Project Blade Runner: The user experience of 2019

Project Blade Runner: The user experience of 2019

Summary: How far do you think we are from our 2019 vision of the personal computer?

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Jason Perlow and I started with a premise: What would computers look like in the year 2019, the future setting of Ridley Scott's 1982 seminal work, Blade Runner?

We decided that mere speculation was an old, hackneyed method, and instead set out to actually design a new computer system based on existing technologies projected through 8 years of development and improvement.

Therefore we present to you Project Blade Runner, the next generation of personal computing. Sit back and listen as we discuss the roadmap for the future of computing technology.

Project Blade Runner 2019 Podcast

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Topics: Processors, Browser, CXO, Hardware, Servers

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64 comments
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  • RE: Project Blade Runner: Podcast

    I'd trust an optical keyboard even less than a touchscreen one. I know that they exist, and are cool as hell, but the fact remains that nothing can replace a tactile response. Other than that, I don't really see much different from a normal PC today, other than the curved screen that seems to want to kill me.
    Aerowind
    • RE: Project Blade Runner: Podcast

      @Aerowind That is simply a conceptual image from the artist working on the designs with us. Have you listened to the podcast or read Jason's article yet?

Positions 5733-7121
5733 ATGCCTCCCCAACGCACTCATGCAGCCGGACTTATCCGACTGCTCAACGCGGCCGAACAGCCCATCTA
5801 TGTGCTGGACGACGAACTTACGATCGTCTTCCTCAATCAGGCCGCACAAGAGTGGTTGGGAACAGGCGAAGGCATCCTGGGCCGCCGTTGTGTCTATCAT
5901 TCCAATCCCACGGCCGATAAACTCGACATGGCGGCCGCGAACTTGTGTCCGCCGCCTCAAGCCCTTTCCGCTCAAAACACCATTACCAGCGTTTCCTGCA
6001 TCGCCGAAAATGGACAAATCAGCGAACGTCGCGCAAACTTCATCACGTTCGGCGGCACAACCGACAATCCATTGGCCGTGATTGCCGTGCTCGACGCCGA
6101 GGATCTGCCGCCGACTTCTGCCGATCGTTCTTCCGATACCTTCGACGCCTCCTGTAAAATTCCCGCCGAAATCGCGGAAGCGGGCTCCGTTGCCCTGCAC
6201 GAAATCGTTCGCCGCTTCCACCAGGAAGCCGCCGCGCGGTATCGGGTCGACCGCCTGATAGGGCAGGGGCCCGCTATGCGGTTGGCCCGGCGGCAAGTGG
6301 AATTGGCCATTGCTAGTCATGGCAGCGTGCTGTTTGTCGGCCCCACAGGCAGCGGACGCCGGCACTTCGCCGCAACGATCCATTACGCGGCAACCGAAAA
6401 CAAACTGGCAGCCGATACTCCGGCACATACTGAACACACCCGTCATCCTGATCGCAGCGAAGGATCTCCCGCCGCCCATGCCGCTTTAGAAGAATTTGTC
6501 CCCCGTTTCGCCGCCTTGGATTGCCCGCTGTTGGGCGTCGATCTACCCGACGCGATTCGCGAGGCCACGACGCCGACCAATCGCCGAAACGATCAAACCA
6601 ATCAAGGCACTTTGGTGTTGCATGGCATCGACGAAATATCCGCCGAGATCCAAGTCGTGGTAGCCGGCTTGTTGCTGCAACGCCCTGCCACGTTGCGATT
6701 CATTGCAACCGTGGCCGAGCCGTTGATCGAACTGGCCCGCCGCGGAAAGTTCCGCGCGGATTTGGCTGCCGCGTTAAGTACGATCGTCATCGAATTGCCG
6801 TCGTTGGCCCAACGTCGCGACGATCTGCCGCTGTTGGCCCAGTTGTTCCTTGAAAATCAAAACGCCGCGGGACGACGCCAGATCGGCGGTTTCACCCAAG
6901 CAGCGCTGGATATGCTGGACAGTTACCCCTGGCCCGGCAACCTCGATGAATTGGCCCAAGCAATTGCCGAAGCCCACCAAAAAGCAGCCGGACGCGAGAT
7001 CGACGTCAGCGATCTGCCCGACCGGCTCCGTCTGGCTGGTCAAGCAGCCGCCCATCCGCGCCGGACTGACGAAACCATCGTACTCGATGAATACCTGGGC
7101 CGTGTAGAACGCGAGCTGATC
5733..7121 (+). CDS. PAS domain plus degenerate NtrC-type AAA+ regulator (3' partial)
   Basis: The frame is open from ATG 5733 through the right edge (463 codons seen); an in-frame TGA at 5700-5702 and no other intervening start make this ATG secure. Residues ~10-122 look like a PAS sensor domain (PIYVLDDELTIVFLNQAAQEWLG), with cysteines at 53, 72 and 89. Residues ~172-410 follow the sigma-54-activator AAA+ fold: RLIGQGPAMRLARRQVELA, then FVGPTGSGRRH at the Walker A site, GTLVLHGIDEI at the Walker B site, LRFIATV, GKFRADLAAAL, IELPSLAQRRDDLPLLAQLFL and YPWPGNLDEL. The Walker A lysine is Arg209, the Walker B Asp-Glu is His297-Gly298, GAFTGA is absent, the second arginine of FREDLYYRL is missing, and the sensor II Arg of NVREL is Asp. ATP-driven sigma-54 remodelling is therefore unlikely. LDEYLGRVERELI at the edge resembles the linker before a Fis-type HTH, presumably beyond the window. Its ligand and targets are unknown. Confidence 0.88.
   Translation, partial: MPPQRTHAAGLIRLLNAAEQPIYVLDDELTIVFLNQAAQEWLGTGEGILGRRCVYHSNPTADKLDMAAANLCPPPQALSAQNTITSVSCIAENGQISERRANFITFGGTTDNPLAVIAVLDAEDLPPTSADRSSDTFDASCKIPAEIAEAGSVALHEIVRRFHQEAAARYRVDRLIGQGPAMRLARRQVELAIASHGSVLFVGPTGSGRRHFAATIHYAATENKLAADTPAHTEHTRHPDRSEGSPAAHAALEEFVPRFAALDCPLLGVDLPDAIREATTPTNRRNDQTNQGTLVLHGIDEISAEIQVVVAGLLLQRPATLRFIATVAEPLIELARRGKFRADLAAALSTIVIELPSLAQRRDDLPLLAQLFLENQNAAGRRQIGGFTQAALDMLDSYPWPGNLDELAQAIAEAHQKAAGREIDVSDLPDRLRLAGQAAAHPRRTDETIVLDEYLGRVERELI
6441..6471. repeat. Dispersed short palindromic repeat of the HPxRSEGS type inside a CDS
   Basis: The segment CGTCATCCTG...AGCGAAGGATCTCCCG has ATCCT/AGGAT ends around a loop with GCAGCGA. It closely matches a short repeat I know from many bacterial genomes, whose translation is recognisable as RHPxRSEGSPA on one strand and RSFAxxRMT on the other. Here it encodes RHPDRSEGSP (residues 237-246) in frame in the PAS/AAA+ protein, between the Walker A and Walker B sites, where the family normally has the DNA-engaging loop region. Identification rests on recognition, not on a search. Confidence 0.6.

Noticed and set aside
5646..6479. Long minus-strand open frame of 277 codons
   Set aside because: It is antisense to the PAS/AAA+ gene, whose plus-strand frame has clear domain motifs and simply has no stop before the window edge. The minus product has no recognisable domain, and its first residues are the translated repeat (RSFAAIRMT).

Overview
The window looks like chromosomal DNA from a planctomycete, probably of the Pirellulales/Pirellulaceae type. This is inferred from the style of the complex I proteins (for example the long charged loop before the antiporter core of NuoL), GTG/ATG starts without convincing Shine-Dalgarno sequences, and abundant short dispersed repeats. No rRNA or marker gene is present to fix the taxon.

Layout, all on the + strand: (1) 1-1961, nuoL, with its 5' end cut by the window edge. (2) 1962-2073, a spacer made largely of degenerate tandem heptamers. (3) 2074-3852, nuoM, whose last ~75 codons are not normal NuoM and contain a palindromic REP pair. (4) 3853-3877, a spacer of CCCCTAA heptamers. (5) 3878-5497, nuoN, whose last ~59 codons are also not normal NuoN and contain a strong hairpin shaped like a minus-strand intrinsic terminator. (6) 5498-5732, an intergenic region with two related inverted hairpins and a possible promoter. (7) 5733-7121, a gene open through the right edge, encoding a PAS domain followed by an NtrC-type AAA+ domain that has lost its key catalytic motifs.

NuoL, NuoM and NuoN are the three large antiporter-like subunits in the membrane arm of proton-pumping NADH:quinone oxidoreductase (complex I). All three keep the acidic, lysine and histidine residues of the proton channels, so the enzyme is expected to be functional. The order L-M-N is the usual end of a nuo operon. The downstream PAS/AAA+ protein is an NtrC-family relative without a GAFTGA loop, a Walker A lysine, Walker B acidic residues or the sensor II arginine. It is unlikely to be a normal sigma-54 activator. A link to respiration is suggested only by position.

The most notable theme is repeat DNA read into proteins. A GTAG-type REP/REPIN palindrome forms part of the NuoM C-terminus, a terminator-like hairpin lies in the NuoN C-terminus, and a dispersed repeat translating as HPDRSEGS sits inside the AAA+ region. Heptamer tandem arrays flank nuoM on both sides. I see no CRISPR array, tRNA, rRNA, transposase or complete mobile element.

Scott Raymond
      • Please do not forget to name yourself in the beginnings of podcasts

        @Scott Raymond: so listeners would easier grasp who talks to whom.
        DDERSSS
      • RE: Project Blade Runner: Podcast

        @denisrs Quite right, my apologies. That's Jason who does the introduction. Unfortunately my laptop mic wasn't that great. However, for future podcasts I will have a professional-grade microphone that will improve quality dramatically.
        Scott Raymond
      • RE: Project Blade Runner: Podcast

        @Scott Raymond Sorry, I didn't actually see a podcast, though that's probably more because of Websense than anything on your end.
        Aerowind
      • RE: Project Blade Runner: Podcast

        @Scott Raymond What i want to know is why no yet has co<a href="http://vb.maas1.com/">m</a>bine a optical keyboard wi<a href="http://www.tran33m.com/vb/">t</a>h a tablet with a stand built into the back of a tablet. I thought about various designs myself and would probably pick up such a table if it was on sell.The image does look cool through.
        alasiri8
    • I agree: no 'virtual' keyboard ...

      @Aerowind : can replace a tactile one -- at least, not yet. On the other hand, there's very little evidence in the Project's design that even considers touch capability for navigation or other purposes. I could see the Project machine on the market in just 3 to 4 years, but grossly obsolete by 2019.
      Vulpinemac
  • RE: Project Blade Runner: Podcast

    I think you could have focussed more on what future technology means from a user perspective. For example 4k computer monitors? How does that change the work with the computer? What does it make possible,...
    kikl
    • RE: Project Blade Runner: Podcast

      @kikl Jason's article focuses on the technical aspect. On Monday, I am posting a follow-up article that shows how all of this affects the end user, and the benefits from the future platform.
      Scott Raymond
      • RE: Project Blade Runner: Podcast

        @Scott Raymond

        It seems that every time the computer doubles in speed, the size of the operating system doubles as well. Therefore, you could have actually booted a Windows 3.1 computer faster than Quad Core running Windows 7 today. Even my latest update of Ubuntu is taking much longer to reboot. I got into home computing in it's infancy and would rather see some more direct hardware programming than all of these abstracted layers of software. Then we will see REAL speed. Remember the C64? It booted in ONE second. The entire screen could change in the snap of a finger. That is partly why there is a small following of ,8 bit users, today .